Another method is physical separation: some train cars are women-only, to allow women to avoid men entering their personal space, providing privacy, and safety from the possibility of being groped.

Neuropsychological space

Neuropsychology describes personal space in terms of kinds of 'near-ness' to the body.

  1. Extrapersonal Space: The space that occurs outside the reach of an individual.
  2. Peripersonal Space: The space within reach of any limb of an individual. Thus to be 'within-arm's length' is to be within one's peripersonal space.
  3. Pericutaneous Space: The space just outside our bodies but which might be near to touching it. Visual-tactile perceptive fields overlap in processing this space so that for example, an individual might see a feather as not touching themselves but still feel when it hovers just about their hand the inklings of being tickled.[3]

Amygdala

Research links the amygdala with emotional reactions to proximity to other people. First, it is activated by such proximity, and second, in those with complete bilateral damage to their amygdala lack a sense of personal space boundary.[4] As the researchers have noted: "Our findings suggest that the amygdala may mediate the repulsive force that helps to maintain a minimum distance between people. Further, our findings are consistent with those in monkeys with bilateral amygdala lesions, who stay within closer proximity to other monkeys or people, an effect we suggest arises from the absence of strong emotional responses to personal space violation."[4]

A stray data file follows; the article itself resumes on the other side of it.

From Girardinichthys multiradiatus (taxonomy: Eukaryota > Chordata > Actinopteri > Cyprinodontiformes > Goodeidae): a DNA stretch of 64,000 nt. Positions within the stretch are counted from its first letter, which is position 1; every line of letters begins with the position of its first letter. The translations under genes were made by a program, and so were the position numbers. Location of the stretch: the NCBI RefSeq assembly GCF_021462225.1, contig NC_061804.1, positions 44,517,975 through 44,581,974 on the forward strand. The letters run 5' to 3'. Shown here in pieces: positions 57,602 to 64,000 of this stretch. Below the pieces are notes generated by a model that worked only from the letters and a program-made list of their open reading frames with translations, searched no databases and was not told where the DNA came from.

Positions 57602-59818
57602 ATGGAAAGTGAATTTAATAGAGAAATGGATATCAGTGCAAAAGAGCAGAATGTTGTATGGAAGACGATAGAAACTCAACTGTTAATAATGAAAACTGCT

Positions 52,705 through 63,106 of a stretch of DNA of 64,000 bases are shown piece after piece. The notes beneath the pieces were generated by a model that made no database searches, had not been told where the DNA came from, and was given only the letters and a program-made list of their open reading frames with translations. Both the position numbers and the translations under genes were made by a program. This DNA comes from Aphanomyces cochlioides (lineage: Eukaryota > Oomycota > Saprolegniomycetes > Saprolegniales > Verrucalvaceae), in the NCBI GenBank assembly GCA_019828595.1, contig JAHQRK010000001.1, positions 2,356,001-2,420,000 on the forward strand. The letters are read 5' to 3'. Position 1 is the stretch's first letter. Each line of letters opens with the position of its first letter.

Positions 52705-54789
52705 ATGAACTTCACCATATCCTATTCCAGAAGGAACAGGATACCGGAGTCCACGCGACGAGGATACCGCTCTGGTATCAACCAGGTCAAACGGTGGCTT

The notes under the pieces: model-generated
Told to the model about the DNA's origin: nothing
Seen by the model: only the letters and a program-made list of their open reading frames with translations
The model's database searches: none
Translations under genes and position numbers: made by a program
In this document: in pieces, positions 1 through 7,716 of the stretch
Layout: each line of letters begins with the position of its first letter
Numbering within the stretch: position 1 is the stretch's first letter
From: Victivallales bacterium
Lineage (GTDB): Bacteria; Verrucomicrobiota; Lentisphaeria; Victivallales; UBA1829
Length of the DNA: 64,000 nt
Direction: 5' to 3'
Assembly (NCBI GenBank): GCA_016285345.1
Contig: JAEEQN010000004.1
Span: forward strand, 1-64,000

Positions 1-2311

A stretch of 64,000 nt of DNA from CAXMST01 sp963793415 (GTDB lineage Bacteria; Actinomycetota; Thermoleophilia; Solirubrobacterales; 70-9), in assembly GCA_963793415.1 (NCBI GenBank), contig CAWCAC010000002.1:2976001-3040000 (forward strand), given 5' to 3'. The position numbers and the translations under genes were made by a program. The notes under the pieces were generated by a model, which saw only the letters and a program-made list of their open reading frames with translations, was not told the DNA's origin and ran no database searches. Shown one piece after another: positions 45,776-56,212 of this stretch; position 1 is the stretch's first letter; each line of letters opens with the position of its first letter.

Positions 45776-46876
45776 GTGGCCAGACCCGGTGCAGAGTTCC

See also

References & Bibliography

Key texts

Books

Papers

Additional material

Books

Papers


References

  1. Hall, Edward T. (1966). The Hidden Dimension, Anchor Books. ISBN 0-385-08476-5.
  2. Hediger, Heini (1955). The Psychology and Behavior of Animals in Zoos and Circuses, Dover Publications. SBN 486622185.
  3. Elias, L.J., M.S., Saucier, (2006) Neuropsychology: Clinical and Experimental Foundations. Boston; MA. Pearson Education Inc.ISBN:0-205-34361-9
  4. Cite error: Invalid <ref> tag; no text was provided for refs named Kennedy